New history professor has a fever for the archive

3 February 2014

Cathy Coleborne

New professor appointment: Professor Cathy Coleborne, Faculty of Arts and Social Sciences.

It’s 150 years since European settlement of Hamilton, 100 years since the start of the First World War, 50 years since the University of Waikato opened, and in a year of celebrations marking important events, it’s timely that one of Waikato University’s historians, Cathy Coleborne, is being made professor.

Professor Coleborne bucked the trend and came from Australia to the University of Waikato in 1999 after she completed her doctorate at Melbourne’s La Trobe University. “It’s a young university, like Waikato. It had a similar culture. New universities are often more experimental and have a more radical edge to their subjects,” she says, so it didn’t take her long to feel at home in Hamilton.

Social history specialist

While she teaches a range of history papers her specialist research area is social history – history of families and private life. “I love looking behind ordinary people and finding they have extraordinary stories, and making their lives visible.”

Much of her research has been around areas of mental health, including medical diagnoses, families, and institutional treatment and care, particularly in colonial Australia and New Zealand. She has also written a book about Tokanui Hospital and mental health in the Waikato 1910-2012 and is on the editorial board for the international journal History of Psychiatry.

Professor Coleborne says it was while she was a fourth year honours student she developed “a fever for the archive”.

“Then between my masters and doctoral degrees I had some private research contracts. One involved investigating the history of nurses and matrons in Victoria and I found records literally rotting in hospital basements; that would fall apart in your hands.” She was hooked.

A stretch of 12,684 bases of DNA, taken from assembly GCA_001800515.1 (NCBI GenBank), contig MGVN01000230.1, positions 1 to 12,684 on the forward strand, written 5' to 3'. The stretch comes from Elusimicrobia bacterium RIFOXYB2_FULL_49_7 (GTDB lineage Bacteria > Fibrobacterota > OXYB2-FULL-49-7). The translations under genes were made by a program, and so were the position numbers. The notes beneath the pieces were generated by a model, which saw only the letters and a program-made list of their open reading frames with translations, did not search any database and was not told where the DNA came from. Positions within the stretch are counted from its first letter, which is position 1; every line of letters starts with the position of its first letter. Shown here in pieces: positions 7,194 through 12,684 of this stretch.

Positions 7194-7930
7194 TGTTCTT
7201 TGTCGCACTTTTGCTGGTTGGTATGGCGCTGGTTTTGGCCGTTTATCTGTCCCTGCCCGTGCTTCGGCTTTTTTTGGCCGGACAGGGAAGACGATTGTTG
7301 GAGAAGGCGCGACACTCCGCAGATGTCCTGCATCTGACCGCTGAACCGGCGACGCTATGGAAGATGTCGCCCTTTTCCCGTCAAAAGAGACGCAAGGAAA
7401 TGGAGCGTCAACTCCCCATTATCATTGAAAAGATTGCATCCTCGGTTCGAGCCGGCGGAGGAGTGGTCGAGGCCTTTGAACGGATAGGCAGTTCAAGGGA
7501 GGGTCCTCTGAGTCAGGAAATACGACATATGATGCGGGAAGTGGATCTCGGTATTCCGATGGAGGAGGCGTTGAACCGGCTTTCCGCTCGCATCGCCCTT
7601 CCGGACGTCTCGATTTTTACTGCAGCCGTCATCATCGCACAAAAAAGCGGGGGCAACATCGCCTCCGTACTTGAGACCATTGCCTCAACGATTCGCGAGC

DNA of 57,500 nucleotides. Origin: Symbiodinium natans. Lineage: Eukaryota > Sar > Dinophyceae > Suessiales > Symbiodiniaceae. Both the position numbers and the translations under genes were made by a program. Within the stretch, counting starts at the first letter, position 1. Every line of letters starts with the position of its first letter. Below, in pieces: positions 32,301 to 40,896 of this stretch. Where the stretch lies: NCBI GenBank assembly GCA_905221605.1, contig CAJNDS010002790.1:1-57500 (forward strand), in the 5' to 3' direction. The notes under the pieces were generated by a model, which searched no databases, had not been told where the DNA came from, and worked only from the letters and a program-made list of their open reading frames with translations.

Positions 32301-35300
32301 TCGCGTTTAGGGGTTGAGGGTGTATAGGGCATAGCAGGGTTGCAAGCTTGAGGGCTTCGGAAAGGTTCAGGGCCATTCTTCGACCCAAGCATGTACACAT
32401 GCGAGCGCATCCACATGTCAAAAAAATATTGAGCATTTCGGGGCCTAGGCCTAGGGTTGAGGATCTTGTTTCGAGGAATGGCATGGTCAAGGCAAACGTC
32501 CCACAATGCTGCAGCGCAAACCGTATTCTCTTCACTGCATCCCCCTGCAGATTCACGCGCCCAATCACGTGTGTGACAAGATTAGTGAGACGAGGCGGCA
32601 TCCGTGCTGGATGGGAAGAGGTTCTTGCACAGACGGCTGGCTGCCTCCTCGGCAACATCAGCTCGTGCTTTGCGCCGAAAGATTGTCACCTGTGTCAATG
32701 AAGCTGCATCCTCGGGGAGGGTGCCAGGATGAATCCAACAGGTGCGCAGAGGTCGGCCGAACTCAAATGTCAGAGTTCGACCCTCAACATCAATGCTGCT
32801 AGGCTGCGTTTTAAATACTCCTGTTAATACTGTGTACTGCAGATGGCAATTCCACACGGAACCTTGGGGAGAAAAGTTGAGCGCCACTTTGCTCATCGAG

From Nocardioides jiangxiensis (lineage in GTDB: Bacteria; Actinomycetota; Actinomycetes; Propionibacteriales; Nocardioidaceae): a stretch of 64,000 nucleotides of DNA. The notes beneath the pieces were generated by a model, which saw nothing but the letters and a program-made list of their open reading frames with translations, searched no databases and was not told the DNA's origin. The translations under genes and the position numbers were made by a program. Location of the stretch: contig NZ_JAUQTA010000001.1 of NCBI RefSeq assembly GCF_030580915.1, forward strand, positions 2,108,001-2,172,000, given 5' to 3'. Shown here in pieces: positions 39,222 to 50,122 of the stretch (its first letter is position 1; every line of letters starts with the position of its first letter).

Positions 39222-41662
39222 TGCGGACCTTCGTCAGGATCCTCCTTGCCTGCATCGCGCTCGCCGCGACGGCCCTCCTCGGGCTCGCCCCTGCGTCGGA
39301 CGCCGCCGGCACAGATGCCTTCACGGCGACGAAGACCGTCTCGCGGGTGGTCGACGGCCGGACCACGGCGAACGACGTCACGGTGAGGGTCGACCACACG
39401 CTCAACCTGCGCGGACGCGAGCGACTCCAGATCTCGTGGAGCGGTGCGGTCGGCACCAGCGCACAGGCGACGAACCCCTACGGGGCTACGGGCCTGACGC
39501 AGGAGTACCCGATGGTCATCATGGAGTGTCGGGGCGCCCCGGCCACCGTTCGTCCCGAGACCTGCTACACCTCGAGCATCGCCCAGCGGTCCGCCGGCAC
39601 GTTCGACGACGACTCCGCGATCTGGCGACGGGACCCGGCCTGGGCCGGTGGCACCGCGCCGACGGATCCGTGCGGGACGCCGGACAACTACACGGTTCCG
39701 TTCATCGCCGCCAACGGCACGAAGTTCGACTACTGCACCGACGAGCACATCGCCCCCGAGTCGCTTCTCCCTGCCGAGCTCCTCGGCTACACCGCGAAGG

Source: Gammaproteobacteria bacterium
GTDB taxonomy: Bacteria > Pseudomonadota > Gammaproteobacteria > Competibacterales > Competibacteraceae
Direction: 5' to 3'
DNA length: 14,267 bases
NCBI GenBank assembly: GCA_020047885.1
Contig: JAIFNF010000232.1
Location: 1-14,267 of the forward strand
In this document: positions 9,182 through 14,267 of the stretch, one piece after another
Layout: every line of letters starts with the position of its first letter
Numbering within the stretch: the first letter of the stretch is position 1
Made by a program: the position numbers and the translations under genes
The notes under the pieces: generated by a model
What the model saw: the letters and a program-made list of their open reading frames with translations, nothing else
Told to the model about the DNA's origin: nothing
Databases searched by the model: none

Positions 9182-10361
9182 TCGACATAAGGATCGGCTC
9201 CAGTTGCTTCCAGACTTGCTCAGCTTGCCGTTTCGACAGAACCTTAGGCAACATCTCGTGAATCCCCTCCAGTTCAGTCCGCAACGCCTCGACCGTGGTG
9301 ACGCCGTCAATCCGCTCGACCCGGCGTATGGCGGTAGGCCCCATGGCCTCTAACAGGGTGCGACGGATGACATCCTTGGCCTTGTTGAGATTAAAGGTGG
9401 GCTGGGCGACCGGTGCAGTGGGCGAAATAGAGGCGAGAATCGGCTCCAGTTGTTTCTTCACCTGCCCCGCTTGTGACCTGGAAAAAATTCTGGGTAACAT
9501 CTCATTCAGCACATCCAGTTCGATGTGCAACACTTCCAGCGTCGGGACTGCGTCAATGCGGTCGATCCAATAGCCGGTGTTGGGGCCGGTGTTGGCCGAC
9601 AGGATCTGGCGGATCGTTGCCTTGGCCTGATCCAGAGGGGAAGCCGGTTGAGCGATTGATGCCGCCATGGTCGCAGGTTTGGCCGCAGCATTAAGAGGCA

Digital histories

She says while some people fear the loss of books and the influence of digitisation, she says for historical records, the internet provides a wonderful opportunity and makes previously inaccessible records accessible to a wider public. To that end Professor Coleborne has pioneered the teaching of undergraduate digital history in New Zealand and this semester is teaching a paper on digital histories.

She is keen to see the wider community more involved in events that celebrate our history. “I see part of my role as raising awareness, getting people more interested in the place of history in our local and national communities,” she says.

Professor Coleborne was one of six new professors named this week at the University of Waikato. The others are Brian Gabbitas and Kim Pickering from Engineering, Kathryn Pavlovich from Management, John Williams from the Faculty of Education and biological scientist Brendan Hicks.

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